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Steppenwolf

Steppenwolf

Steppenwolf (originally “Der Steppenwolf”) was the first real book I read in my younger days. I still remember my desk neighbor who passed me the book secretly under the table, telling me that I really had to read this book because I would find “the truth” in there. Of course, like any other adolescent, I was eager to know about the truth. And I was certain that it would be easy to find on the pages pressed in between two book covers.

 

Well, I must admit that I wasn’t able to find it to this day. But what I found in this book, was a description of everything I only felt unconsciously up to this point. The disgust on society, the grief about our culture and my loneliness. The loneliness that any feeling person living in this cold and mindless world knows about.

That book was my awakening.

 

That’s why I would like to restart with this story. Initially, I tried to avoid it because I read lots of negative comments about Hermann Hesse as the author, but also about this book.

And everyone who releases a review seems to agree with this negative attitude. The book is badly written, it tells an uninteresting story and Hesse can’t even be taken serious as a writer.

 

But I think that this is not because of the storytelling, nor because Hermann Hesse himself. It’s only the critics, and the person they have become over the course of time. Because they did not mature or grew up, they simply adapted to the world as it is. They learned how to howl with the crowd, how to laugh about her dreams and lost a part of their soul in the process. 

 

But what about today? Is the book still appealing to me? Didn’t I grow much colder as well? Apparently, I am old beyond my years and more sensible, but in reality, I lack dreams and hope?

Here is my answer: The book still touches me. It touches my dreams (soul) and it plays some long-forgotten strings within me.

Of course, today I read it differently than I did back then and it speaks differently to me. It is no longer the book of wisdom or the guide for my life.

But today, I am also able to better understand his thoughts and feelings. The loneliness Haller is living in, his life of despair and the disappearance of culture. So much of it turned intoactual reality.

And I am still glad to be able to find all this expressed in words by someone. 

 

Why is Hesse always considered an author for young readers? Do you read his stories when you are not really mature yet? But being mature does not mean that you concern yourself with authors such as Tolstoy or Shakespeare later on. You rather become sensible, go to work on a regular basis, and bury all your dreams and longings under a thick layer of entertainment and lame excuses.

 

What part of his creations is being criticized?

His language? Everyone thinking this should read “Klingsor’s Last Summer”. The first page of that book alone contains more beauty and virtuosity of a language than the majority of people are capable of feeling.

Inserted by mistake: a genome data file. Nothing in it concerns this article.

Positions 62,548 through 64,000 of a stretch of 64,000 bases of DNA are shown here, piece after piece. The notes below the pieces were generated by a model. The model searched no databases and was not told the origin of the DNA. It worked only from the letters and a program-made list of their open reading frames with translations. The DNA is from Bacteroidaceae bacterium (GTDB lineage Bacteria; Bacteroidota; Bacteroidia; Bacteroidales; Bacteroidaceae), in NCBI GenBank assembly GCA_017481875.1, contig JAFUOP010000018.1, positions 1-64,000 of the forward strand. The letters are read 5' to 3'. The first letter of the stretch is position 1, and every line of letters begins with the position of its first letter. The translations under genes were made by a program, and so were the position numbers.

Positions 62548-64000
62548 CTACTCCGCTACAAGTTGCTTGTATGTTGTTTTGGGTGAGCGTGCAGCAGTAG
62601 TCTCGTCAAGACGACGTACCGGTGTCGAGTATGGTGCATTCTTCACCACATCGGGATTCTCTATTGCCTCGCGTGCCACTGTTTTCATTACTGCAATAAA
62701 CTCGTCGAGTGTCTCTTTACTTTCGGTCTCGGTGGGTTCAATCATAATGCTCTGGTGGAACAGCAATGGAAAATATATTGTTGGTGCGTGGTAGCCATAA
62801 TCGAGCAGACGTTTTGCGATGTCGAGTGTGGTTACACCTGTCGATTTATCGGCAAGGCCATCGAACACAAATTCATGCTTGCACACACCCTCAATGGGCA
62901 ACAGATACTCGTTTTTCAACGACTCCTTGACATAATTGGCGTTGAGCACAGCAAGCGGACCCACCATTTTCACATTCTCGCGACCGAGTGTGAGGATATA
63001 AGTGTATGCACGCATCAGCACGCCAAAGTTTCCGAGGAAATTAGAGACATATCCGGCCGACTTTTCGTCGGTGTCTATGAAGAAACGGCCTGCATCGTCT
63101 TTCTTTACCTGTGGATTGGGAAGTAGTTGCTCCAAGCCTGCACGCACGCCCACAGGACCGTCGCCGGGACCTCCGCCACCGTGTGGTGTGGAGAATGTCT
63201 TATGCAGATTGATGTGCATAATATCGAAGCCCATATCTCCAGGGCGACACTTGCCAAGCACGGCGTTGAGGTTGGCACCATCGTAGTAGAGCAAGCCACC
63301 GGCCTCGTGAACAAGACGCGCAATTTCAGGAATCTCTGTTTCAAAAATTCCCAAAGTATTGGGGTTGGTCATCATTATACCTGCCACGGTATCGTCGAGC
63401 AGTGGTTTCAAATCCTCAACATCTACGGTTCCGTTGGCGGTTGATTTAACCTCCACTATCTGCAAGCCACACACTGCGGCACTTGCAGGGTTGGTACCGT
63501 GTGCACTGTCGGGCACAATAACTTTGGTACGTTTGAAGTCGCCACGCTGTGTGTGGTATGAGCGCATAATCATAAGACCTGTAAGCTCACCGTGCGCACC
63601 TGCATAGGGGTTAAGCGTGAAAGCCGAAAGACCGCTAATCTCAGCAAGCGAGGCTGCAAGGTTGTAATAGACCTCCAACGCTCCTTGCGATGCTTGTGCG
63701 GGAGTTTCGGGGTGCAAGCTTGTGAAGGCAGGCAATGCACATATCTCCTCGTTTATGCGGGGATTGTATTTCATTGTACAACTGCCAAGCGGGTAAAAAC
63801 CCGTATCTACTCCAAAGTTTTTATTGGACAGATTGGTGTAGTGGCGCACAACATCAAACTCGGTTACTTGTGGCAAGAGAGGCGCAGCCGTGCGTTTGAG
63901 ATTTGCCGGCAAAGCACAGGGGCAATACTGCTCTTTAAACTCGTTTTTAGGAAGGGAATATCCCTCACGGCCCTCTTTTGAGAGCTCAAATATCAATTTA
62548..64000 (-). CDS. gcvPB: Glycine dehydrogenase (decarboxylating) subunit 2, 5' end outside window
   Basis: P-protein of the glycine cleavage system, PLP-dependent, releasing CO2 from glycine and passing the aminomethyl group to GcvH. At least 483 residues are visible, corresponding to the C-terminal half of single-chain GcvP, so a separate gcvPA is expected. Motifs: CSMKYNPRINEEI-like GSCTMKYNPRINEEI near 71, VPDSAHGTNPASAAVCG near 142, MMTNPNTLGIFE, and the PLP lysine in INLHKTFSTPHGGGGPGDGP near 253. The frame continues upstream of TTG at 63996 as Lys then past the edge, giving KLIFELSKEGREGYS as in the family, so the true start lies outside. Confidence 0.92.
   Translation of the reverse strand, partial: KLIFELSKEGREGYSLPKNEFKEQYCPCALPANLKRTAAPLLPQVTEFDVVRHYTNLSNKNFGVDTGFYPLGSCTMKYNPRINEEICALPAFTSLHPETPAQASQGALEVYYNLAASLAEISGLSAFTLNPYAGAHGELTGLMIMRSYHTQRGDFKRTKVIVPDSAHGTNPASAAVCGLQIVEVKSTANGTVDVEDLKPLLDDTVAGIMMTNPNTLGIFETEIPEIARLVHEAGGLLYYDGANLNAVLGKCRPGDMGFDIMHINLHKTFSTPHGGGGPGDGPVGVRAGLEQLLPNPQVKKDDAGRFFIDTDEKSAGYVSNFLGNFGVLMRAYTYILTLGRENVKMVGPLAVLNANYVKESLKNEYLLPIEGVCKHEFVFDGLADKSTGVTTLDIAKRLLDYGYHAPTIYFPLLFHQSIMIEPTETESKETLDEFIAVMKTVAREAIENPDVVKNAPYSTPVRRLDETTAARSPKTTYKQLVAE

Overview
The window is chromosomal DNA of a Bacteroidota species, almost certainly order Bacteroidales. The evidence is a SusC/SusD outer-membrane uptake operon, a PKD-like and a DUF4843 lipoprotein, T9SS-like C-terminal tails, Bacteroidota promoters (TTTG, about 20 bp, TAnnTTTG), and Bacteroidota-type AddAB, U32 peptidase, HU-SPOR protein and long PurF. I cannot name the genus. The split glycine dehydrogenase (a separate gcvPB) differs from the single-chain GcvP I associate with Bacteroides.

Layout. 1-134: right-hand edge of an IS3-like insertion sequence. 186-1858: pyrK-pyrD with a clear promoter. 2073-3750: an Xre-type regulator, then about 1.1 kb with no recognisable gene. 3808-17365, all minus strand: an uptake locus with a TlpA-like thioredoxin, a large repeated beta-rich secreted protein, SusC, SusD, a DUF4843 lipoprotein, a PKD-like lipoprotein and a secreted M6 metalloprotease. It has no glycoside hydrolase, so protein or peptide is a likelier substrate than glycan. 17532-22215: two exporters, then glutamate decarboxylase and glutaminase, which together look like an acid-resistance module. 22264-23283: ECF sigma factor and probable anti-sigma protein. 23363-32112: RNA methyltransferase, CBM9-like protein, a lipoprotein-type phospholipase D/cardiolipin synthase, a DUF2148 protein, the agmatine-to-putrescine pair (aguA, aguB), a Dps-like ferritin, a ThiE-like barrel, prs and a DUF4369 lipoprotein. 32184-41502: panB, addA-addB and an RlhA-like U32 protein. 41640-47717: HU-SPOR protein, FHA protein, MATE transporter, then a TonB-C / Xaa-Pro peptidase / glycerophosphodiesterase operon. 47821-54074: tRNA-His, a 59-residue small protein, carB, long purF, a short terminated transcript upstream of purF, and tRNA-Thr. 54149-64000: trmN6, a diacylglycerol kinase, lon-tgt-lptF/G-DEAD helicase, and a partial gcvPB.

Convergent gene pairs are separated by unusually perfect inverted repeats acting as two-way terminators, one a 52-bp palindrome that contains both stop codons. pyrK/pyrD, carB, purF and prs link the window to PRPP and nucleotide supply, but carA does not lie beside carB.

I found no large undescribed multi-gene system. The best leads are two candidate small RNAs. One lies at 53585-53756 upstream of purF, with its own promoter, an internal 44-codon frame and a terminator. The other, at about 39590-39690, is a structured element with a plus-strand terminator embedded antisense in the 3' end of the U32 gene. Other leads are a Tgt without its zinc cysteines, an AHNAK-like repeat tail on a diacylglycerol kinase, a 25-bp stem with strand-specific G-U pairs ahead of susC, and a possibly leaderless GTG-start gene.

His choice of subject? But then, isn’t the artist absolutely free to create whatever he wants? Isn’t he driven to his subjects by unconscious instincts? Can you imagine a P. Rossegger as author of colorful social images? Or can you imagine Dostoyevsky as a writer of funny stories? Shouldn’t the author be able to write about anything he wants without having to be scared ofthe critic of others?

The way he approaches the topic? Hesse could not tell any real stories. All his figures were always stiff and artless, and so on.

But wouldn’t the style of his stories perfectly fit the way his stories are? Didn’t he exactly tell what he wanted to?

And even if I am not a fan of titles and awards, he’s actually one of the German authors who received the Nobel Prize. 

 

But, apart from the critic’s opinion, why would I recommend to start reading books by Hermann Hesse? This has two main reasons.

First, it has a clear and simple language. This does not mean it’s not virtuoso, he just made sure to write in an easy and understandable language any reader can understand. That’s why most of his books are recommended for beginning readers.

And secondly, his stories touch us at a placewhich has been long forgotten in our world. His words touch our heart, there, where our longing is, the memory of simple things like a sunrise, a leaf in the snow, or a walk on our mother’s hand. 

 

But for now, let’s get back to Steppenwolf and what I think about it today.

The book is still beautiful to me. It’s sad, it’s dark and weary, but it has its own beauty. Of course, my life is a lot different from that of H. Haller. But when I accompany him on his way, I always feel this longing in my heart.

But not for the path he follows, but because the path he took before. It’s my inner desire calling, begging me to spend my life with learning, reading and our culture again.

To make me look for the golden trail he describes. 

 

I truly hope that many of you will feel the same way. Because we’ve all lived too much, we’ve all had too much fun, and we’ve been fighting to grow up for too long. So it would be a nice opportunity to start going into the opposite direction. 

 

I don’t want to go into further detail regarding the story. If you want, read the book yourself and tell me what you think about it, how it makes you feel and what way you are choosing to go from now on.

 

 

By clicking on this picture you can order the book directly at Amazon. There are no further costs for you, but I get a small commission.

 

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Foreword

Hermann Hesse

Hermann Hesse, the misunderstood dreamer, who always started a new journey.

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